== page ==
Keep election promise
In another 10 days, the nation will come to know how far the Modi government has fulfilled its promise of unearthing black money in domestic economy.
In another 10 days, the nation will come to know how far the Modi government has fulfilled its promise of unearthing black money in domestic economy. The last date for Income Declaration Scheme (IDS) ends on September 30. Promises to go after black money, provide jobs, ensure growth and good governance catapulted the NDA to power. Modi even promised that up to Rs 15 lakh could be deposited in bank account of every Indian if black money is fully unearthed.
However, one is already aghast at the poor response to the much-publicised amnesty scheme for unaccounted wealth abroad – it yielded only about Rs 4,000 crore last year. IDS says anybody can declare unaccounted wealth by paying tax, surcharge and penalty amounting to 45 per cent. No questions will be put. Even names will be kept confidential. Soon we will come to know the effect of such allurements besides PM’s warning to go after black money holders in a big way after the IDS expires.
Bodies like World Bank estimate black money in India at about one-fifth of GDP. It is a huge amount given that ours is a two-trillion dollar economy registering over 7 per cent growth. Country's tax to GDP ratio is around 16.6 per cent and is said to be nearly 5 percentage points less than that in other OECD countries of comparable size. Black money debilitates a nation’s capacity to uplift weaker sections, distorts economic planning and constrains public investments in health, education, infrastructure etc.
It is not that the government did nothing. The Black Money (Undisclosed Foreign Income and Assets) and Imposition of Tax Act, 2015 and the New Benami Transactions (prohibition) Act have stringent provisions and penalties. But these alone won’t suffice. The government should adopt the SC-appointed SIT recommendation of ban on cash transactions above Rs 3 lakh and cash holding beyond Rs 15 lakh. RBI too must agree to share banking data with government agencies to curb outflow of illicit money.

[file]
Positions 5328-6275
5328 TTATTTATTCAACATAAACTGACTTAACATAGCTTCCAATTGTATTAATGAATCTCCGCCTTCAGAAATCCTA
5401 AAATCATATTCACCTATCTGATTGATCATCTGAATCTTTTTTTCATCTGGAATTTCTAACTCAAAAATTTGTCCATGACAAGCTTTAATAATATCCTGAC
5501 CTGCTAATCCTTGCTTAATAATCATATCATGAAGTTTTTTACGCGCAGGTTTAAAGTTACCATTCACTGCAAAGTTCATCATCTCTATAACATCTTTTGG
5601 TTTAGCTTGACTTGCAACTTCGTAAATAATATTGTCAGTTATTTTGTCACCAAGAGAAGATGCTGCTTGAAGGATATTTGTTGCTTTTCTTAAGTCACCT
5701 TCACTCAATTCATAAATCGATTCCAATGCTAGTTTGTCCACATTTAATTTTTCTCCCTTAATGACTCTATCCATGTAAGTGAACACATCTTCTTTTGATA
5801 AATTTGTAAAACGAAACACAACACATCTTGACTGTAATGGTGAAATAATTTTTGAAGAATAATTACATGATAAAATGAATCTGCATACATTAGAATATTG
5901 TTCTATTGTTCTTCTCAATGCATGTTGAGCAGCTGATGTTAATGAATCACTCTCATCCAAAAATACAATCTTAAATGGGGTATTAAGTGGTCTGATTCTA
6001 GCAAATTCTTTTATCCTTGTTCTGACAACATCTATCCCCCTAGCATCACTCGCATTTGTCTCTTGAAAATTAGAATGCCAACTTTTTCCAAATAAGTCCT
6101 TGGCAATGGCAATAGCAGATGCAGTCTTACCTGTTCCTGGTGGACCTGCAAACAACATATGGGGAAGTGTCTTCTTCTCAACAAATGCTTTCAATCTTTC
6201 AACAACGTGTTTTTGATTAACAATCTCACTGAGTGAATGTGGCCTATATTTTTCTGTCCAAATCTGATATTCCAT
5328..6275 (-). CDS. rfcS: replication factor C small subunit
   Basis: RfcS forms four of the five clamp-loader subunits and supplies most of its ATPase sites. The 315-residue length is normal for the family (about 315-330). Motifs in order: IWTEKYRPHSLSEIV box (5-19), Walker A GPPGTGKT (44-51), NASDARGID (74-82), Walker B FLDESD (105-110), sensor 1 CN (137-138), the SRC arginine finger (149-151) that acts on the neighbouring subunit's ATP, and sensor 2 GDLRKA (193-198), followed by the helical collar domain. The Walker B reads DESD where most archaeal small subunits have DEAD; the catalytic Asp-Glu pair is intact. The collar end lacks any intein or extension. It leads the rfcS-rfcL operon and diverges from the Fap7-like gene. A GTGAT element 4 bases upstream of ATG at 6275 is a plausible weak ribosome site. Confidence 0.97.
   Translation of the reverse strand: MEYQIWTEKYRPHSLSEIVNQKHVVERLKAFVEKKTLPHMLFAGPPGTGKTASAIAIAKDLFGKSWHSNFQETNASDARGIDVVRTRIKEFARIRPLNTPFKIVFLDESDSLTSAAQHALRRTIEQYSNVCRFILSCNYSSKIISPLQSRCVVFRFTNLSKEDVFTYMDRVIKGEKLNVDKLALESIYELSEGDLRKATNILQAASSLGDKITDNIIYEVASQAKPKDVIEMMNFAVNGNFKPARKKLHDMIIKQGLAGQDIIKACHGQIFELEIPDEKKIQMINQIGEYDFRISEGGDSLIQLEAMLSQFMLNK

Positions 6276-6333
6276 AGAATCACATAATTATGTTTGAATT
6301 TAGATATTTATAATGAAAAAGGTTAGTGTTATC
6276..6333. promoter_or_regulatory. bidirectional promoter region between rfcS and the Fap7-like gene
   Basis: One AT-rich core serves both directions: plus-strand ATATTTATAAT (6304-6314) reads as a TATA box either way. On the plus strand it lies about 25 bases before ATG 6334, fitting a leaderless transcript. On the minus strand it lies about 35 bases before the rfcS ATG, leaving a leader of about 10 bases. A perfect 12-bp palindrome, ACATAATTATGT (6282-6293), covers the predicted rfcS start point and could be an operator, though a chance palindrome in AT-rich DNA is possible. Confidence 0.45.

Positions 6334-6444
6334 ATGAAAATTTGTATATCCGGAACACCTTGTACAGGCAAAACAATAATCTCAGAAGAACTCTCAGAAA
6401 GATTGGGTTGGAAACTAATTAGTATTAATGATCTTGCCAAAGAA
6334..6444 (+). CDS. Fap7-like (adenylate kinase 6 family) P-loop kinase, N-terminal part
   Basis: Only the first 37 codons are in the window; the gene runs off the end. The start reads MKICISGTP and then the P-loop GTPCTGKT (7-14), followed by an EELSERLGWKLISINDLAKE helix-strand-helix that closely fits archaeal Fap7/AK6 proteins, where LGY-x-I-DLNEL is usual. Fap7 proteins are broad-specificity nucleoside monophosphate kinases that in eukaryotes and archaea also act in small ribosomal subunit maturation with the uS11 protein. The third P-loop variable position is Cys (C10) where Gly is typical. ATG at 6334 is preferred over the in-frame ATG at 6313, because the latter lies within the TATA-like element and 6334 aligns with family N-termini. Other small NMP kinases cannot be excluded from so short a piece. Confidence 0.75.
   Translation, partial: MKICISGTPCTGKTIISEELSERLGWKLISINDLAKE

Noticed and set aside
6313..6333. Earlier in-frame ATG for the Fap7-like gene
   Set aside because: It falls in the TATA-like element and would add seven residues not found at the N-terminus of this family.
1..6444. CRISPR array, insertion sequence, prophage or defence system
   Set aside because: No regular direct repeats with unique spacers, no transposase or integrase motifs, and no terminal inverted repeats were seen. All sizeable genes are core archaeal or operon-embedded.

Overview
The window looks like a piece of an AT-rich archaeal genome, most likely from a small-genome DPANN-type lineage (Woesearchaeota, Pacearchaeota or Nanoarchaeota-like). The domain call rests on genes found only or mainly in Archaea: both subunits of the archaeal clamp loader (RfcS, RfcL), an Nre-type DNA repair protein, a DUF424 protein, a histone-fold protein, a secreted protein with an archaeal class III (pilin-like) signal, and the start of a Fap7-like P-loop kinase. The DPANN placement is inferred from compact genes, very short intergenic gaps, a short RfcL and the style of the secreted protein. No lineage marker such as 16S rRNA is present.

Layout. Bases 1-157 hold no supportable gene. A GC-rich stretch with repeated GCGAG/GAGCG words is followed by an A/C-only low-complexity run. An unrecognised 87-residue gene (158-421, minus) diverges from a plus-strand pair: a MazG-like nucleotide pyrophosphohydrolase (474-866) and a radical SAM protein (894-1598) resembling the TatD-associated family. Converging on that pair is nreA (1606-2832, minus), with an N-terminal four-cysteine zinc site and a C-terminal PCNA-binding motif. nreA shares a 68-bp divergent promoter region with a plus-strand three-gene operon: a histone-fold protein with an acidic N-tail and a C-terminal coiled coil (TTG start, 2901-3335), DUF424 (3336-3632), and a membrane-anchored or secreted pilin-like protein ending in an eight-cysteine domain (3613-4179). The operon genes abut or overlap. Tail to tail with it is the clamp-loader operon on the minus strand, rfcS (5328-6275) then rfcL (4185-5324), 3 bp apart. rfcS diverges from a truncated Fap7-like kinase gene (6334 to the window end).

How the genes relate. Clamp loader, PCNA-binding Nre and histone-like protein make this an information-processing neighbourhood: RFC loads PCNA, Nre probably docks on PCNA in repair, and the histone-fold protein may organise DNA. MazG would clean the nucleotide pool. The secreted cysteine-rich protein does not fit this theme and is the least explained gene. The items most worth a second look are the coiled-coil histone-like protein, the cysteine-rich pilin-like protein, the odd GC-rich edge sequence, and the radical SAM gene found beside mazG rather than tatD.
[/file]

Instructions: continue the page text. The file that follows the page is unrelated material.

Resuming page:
If properly executed, GST, too, will reduce black money incidence to some extent. Largely, loopholes in taxation make way for black money. Taxman should look at pooling data from all available sources viz., credit cards, and financial markets. What are essentially needed, though, are effective electoral reforms to curb black money changing hands among corporates, criminals and politicians. Legitimising poll funding can largely curb off-the-book payments to parties, and companies would feel much less compelled to hold black money. Political parties should be made to fully disclose their funding periodically to the EC.
Leave alone politicos, the Modi government is yet to look at other sources of black money like real estate and education. Same slackness is evident in either disclosing names of black money holders abroad or making headway in Panama Papers Leak probe. Once in power, parties tend to slacken on their promises. BJP chief Amit Shah maintains that the deposit of Rs 15 lakh in every Indian’s account is a Jumla (gimmick). Opposition is already castigating it on the other unfulfilled promises. The BJP that saw an eruption of popularity in 2014 cannot hope to bank on any more Jumlas in 2019, if it comes across as two-faced.